PAPERBACK BOOK: Not sure if this paperback was meant to be a giveaway, or if it’s related to the black pens in front of it. I didn’t see any other copies. Very cool cover. Henebury/SLEEP $$$$

Publishers often give away paperback ARCs (Advance Reader Copies) at conferences. It’s a pricey option, but there’s nothing better than getting an actual book, IMO.

PEN/CARDS: I liked this combo a lot. The pens were adorable, and had the book series name and website (as I recall). The cards offered every other bit of info you could want. Plus an author pic. If there hadn’t been colorful pens, I think I’d have wanted to see a book cover. Also, a rabbi writing about a rabbi is a fascinating combo. Rabbi Ilene Schneider/RABBI AVIVA COHEN Mysteries $$$$

When you have multiple items, there’s a chance they’ll get separated. (Note Alec Peche’s useful box above) And you’ll notice that the pens went way faster than the cards. So the pens need maximum info.

TWOFER

CONFERENCE CARD (large): It’s not just authors who promote. There were quite a few offerings from workshops and retreats. IDK if there’s info on the back, but there’s no website on the front. Again…Everything should be obvious and immediate. Colorful and eye-catching. $$

STICKY NOTES: Colorful, useful, informative. These sticky notes are a great giveaway. The author’s name and website is right there, along with the name of the series. Sticky notes can hang around a desk a long time. Pricey. $$$$

STANDING POSTER: See what I mean about things getting covered up? I had to rearrange things to get the full poster shot. It’s smart that she made it so large that it could tower over the stuff people put in front of it. Real estate is precious. I don’t know if there were copies of a short story to go along with the poster, but wouldn’t you think so? The cat kills me! Bonus points for excellent design. Website addy? Denise Dietz/Annie and The Grateful Dead.  $$ for just the poster, $$$ if story copies were included.

TWOFER, though it doesn’t look like it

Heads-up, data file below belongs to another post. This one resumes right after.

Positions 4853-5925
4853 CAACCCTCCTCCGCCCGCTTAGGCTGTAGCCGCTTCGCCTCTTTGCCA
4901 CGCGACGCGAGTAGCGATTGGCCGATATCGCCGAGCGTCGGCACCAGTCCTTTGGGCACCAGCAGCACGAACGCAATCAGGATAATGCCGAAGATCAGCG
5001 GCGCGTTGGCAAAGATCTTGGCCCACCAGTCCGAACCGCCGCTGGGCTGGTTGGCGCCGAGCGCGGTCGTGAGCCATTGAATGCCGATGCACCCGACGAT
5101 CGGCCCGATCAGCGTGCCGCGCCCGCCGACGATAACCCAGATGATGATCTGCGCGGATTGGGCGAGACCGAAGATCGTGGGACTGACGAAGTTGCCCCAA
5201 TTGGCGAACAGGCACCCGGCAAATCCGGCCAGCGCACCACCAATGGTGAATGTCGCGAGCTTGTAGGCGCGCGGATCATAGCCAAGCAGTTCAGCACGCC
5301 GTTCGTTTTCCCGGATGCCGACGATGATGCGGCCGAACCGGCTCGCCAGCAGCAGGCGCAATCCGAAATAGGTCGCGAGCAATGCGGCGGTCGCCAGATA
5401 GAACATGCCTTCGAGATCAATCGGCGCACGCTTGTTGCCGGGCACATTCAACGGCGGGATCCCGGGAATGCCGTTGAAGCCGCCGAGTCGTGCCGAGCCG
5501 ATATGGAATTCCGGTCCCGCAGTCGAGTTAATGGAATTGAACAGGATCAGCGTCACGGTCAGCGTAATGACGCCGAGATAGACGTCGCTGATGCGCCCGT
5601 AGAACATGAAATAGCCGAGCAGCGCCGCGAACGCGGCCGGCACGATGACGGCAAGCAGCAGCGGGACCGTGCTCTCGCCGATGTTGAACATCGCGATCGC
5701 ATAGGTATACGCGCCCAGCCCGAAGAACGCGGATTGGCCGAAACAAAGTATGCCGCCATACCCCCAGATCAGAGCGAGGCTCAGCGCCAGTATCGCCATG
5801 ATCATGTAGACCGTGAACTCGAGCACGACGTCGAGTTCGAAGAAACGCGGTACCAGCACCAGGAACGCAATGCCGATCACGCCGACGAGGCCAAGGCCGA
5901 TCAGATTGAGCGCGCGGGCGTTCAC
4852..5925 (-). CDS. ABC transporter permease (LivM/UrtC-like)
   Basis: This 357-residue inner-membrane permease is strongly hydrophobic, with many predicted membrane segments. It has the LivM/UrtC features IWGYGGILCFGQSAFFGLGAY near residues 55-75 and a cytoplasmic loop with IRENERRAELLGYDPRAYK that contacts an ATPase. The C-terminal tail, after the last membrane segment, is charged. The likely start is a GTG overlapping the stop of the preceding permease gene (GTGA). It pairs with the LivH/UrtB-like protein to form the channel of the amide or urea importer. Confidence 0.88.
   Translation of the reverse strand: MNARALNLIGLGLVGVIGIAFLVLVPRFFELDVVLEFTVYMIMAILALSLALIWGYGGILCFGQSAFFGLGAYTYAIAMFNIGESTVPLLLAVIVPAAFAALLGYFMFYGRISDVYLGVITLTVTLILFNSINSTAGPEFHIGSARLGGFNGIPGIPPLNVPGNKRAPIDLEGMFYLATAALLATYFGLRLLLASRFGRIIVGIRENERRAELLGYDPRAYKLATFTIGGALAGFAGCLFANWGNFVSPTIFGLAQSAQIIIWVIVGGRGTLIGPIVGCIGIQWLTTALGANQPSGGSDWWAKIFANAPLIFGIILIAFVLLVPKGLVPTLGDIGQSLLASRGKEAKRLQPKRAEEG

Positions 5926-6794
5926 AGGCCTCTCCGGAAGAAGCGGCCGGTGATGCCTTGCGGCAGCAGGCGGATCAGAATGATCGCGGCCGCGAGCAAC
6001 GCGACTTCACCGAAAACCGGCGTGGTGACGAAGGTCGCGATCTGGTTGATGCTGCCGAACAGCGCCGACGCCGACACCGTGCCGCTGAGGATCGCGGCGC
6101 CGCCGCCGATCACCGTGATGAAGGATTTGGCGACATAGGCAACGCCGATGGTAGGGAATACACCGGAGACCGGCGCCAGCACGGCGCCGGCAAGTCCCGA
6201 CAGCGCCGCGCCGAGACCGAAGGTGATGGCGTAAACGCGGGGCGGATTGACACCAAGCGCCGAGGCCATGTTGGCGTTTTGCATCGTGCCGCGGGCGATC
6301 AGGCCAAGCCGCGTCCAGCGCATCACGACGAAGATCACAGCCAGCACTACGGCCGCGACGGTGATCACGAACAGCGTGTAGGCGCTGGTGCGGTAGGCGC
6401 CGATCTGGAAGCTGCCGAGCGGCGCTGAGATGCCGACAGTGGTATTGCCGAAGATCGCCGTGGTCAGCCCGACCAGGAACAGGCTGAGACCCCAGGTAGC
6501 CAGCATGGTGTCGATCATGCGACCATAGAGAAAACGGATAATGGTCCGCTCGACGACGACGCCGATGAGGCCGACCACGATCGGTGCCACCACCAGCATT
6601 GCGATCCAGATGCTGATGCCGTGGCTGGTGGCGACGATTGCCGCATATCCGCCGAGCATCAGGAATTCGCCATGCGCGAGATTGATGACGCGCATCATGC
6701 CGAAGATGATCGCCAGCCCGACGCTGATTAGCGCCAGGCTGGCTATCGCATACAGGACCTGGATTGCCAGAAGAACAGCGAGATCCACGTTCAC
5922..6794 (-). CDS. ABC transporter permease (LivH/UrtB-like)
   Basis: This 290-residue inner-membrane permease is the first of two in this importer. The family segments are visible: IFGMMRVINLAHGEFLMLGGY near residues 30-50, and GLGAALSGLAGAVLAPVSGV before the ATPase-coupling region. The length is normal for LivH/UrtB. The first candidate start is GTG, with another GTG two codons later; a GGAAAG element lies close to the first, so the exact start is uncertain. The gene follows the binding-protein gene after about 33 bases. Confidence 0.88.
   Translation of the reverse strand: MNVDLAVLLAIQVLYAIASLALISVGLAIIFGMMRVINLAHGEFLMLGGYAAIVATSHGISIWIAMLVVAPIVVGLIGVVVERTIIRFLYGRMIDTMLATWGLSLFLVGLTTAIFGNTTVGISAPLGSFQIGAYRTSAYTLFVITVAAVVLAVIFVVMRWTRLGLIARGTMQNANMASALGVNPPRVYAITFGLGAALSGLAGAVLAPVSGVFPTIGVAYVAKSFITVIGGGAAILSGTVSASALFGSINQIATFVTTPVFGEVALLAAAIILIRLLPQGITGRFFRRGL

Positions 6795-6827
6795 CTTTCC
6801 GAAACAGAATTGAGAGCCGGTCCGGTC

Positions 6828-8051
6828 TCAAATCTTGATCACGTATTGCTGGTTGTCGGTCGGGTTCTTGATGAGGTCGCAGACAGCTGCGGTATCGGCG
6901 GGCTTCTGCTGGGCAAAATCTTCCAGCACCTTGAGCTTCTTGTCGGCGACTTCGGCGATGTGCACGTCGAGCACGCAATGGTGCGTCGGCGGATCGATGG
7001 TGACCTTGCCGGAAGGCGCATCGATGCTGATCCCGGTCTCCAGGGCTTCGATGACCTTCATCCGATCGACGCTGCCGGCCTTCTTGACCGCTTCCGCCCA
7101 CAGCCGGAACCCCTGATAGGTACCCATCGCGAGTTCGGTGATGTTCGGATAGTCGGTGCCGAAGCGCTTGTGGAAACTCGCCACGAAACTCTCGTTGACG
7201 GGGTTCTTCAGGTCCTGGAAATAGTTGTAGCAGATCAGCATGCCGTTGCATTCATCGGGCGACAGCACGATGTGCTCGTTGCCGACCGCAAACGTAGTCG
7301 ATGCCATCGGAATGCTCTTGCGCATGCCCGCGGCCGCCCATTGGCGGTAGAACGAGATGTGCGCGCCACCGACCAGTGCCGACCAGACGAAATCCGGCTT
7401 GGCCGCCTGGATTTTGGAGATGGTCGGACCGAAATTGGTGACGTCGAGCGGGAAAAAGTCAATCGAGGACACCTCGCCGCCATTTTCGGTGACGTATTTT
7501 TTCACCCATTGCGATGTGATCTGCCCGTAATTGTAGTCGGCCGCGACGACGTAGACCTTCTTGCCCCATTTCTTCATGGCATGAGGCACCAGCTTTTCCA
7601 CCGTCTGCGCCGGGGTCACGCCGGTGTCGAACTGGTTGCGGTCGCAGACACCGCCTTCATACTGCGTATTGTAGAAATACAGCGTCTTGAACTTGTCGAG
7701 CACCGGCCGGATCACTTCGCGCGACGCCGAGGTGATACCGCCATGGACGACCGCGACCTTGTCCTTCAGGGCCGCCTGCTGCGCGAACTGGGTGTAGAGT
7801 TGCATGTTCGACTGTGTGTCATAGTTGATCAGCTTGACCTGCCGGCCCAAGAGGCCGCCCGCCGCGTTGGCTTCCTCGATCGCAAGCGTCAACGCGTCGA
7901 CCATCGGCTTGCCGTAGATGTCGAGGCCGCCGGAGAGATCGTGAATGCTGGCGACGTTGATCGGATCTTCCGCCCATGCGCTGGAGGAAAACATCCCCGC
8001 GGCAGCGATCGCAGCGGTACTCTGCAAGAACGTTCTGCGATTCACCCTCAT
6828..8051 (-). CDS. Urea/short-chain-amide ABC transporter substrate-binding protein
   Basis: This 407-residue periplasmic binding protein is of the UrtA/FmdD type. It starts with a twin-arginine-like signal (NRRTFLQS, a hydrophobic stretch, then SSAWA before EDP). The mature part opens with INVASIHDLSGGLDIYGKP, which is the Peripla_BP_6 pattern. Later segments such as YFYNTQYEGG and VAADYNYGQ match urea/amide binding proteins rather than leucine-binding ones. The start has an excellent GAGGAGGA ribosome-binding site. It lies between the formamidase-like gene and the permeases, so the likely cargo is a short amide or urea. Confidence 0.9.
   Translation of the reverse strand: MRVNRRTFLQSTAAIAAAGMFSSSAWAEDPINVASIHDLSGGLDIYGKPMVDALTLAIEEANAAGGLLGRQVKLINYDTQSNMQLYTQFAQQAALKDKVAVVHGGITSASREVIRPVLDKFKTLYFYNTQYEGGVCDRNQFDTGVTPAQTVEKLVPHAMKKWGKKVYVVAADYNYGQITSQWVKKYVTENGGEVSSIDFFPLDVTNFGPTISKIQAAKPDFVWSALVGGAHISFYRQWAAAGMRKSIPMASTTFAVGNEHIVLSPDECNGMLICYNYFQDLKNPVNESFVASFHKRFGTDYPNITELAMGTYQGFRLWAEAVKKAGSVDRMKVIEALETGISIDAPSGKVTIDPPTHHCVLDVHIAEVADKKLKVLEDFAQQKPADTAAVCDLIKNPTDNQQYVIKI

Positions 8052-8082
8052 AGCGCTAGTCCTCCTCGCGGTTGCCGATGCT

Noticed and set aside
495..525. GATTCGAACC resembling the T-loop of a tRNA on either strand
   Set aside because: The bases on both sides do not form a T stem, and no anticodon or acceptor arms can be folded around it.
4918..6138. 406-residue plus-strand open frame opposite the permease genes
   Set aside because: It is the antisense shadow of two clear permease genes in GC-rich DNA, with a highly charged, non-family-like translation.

MAGNETS: Magnets used to be super expensive. They involved sealing an image and putting a magnetic back on it. Now they can print on long strips of magnet.

This is my moment of shame: Great cover for THE STRANGER INSIDE, yes? Magnets hang around a long time on refrigerators or on metal filing cabinets, etc. Note the bits of white on the edges of my magnet. When the magnets were cut from sheets, they didn’t cut cleanly, and some of the black edge was exposed as white. Ugh. Also, this last magnet shows fingerprints. No website addy. $$

Note: You can’t tell the difference between the magnet and the four-color cards surrounding it. That’s a problem. Unless someone picks it up, they’ll never know what it is. Magnets are great to hand out directly, say at book festivals and signings. But they’re useless flat on a table. I did do bookmarks as well, though. They have all the info.

CARDS: The number of beautifully produced cards was astonishing. Michael W. Sherer’s were particularly high quality and had great variety. Useful if information is on the back. Book covers are striking. If they’re striking enough, people may be moved to pick them up to investigate. They also have a collectible quality about them, and make good bookmarks.

BOOK COVERS: Colorful, all the information about the author, and the book. Author Libby Klein had several versions of these. They seem to be bigger than postcard size. Maybe they are actual book covers? Interesting souvenir. $$$

FREE PROMO CARD: Deborah Coonts/AFTER ME. Striking size and design. Lots of good information, including cover, synopsis, blurb, and download code. No website addy? (I didn’t look at the back).  $$ or maybe $$$ including the download.

I did a free download of a short story on a bookmark for my sixth book. I didn’t have all that many downloads, but it is a clever gimmick and a great freebie. The idea that you have to type in the address and can’t just click on the picture is still funny to me.

OTHER STUFF

BOOKMARKS: Bookmarks are the go-to swag for the thrifty author. They’re useful, colorful, have the book’s cover, and room front and back for lots of critical information. I also include blurbs, the pitch line, and website address. $

MATCHES: This was a first for me. I believe they are simply the cover, and matches. Talk about on-theme! Very cool. $$$

BUMPER STICKER: I didn’t know SNOPES was at the conference…Interesting concept, though I’ve never seen a book bumper sticker. Ever. Not even on that weird car that’s so covered with bumper stickers that you can’t see the color of the car anymore. $$$